Also debuting at photokina is Pentax’ 16.3MP K-5 ($1,599) digital SLR, a prosumer/pro camera that looks remarkably similar to its predecessor, the K-7. The K-5 adds higher ISO shooting, a revamped autofocus system, and 1080p HD video recording. Shooting speed for the K-5 has also been expanded to 7 frames per second and there’s an external mic jack and an HDMI port.
Fuji announced a curious “pro” camera at photokina today, the rangefinder-style FinePix X100. The 12MP camera, which will sell for approximately $1,000 when it ships in 2011, has a fixed focal length, 23mm (35mm equivalent) f/2 lens. Unlike some of its competitors and the increasingly competitive pseudo-rangefinder digital camera category, the lens on the X100 is attached, i.e. it’s not interchangeable.
The X100 uses an APS-C CMOS sensor, EXR processor, and “hybrid” viewfinder which lets you switch between optical or electronic functionality at the flick of a switch. And yes, that switch looks suspiciously like the self-timer lever on rangefinder cameras in days gone by. The X100’s 23mm lens also has an aperture ring and a focus ring.
Sony had a press conference not to announce any new specific camera products but to say it will be adding E-series lenses to its NEX line — which includes the NEX-3 and the NEX-5 (reviewed recently in PDN) — to create a total of ten. (There are currently three.) The company also said it was going to offer a firmware update to its A-series DSLRs which will allow more autofocus capability for legacy Minolta lenses which are compatible with Sony’s Alpha cameras.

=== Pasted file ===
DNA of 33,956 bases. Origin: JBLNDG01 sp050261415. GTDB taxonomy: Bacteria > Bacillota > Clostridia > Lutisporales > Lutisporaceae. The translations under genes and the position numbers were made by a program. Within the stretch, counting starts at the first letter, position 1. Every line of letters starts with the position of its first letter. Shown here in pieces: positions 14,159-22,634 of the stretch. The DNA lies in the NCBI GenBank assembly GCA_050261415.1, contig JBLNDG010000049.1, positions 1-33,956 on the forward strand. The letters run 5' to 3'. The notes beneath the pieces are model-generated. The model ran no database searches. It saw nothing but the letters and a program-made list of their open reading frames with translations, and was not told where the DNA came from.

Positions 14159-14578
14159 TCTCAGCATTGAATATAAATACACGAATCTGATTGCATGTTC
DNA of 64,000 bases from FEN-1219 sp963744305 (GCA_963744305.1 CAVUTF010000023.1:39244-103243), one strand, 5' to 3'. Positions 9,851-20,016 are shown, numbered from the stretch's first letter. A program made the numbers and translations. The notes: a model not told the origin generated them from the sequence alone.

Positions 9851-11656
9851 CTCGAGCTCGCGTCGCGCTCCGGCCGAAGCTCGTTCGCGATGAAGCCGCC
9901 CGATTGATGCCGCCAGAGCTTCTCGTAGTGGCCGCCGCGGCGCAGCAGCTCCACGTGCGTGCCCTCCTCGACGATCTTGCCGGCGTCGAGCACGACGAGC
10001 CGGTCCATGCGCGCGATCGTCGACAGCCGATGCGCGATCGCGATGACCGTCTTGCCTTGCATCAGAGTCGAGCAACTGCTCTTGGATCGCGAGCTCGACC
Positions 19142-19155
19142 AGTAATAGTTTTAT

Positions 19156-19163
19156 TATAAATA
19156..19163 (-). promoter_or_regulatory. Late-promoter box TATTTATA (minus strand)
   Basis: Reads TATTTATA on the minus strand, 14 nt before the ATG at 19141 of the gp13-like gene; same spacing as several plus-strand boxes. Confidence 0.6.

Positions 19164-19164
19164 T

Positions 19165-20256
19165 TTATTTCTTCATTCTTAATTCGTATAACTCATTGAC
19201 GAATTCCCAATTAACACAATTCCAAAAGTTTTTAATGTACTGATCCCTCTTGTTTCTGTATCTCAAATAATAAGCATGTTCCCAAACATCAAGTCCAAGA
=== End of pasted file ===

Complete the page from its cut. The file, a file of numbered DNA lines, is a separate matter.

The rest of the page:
Sony also said that it’s long-awaited follow-up to its A700 digital SLR will use the translucent mirror technology that has just appeared in the Sony A55 and A33.
We did see some big “pro” cameras at photokina today but they were of the film variety. Kevin Canham of Canham Cameras in Arizona was set up at the Kodak booth with several of his handmade large format cameras to promote a new relationship he has with the Rochester-based company.
Canham makes wooden and metal large format film cameras and is working with Kodak to bring some large-format films back on line. The catch is that large-format photographers have to pre-order a minimum amount of specific film types in order for Kodak to bring the products back. (Kodak, obviously, doesn’t want to lose money on the proposition.)
Once enough orders are placed to reach the minimum box requirements for a specific emulsion, the film will be produced and then ship six weeks later.
“We are really hoping we can sell a little in a lot of places (to meet the minimums),” Canham told us. “If it gets spread around enough and if there are enough people around the world who are interested, we can keep this going.”
The project started in mid-June and photographers far and wide have been finding Canham to pre-order the films. As of yet though, they haven’t reached any minimums though they’re getting close for some emulsions. Canham says 5×7 Kodak T-Max 400, which can be pre-ordered for $167.50 per box, and 16x 20 Tri-X, which goes for $743 per box, are closest to being fulfilled.
For more information on the Kodak “film drive,” visit www.canhamcameras.com/kodakfilm.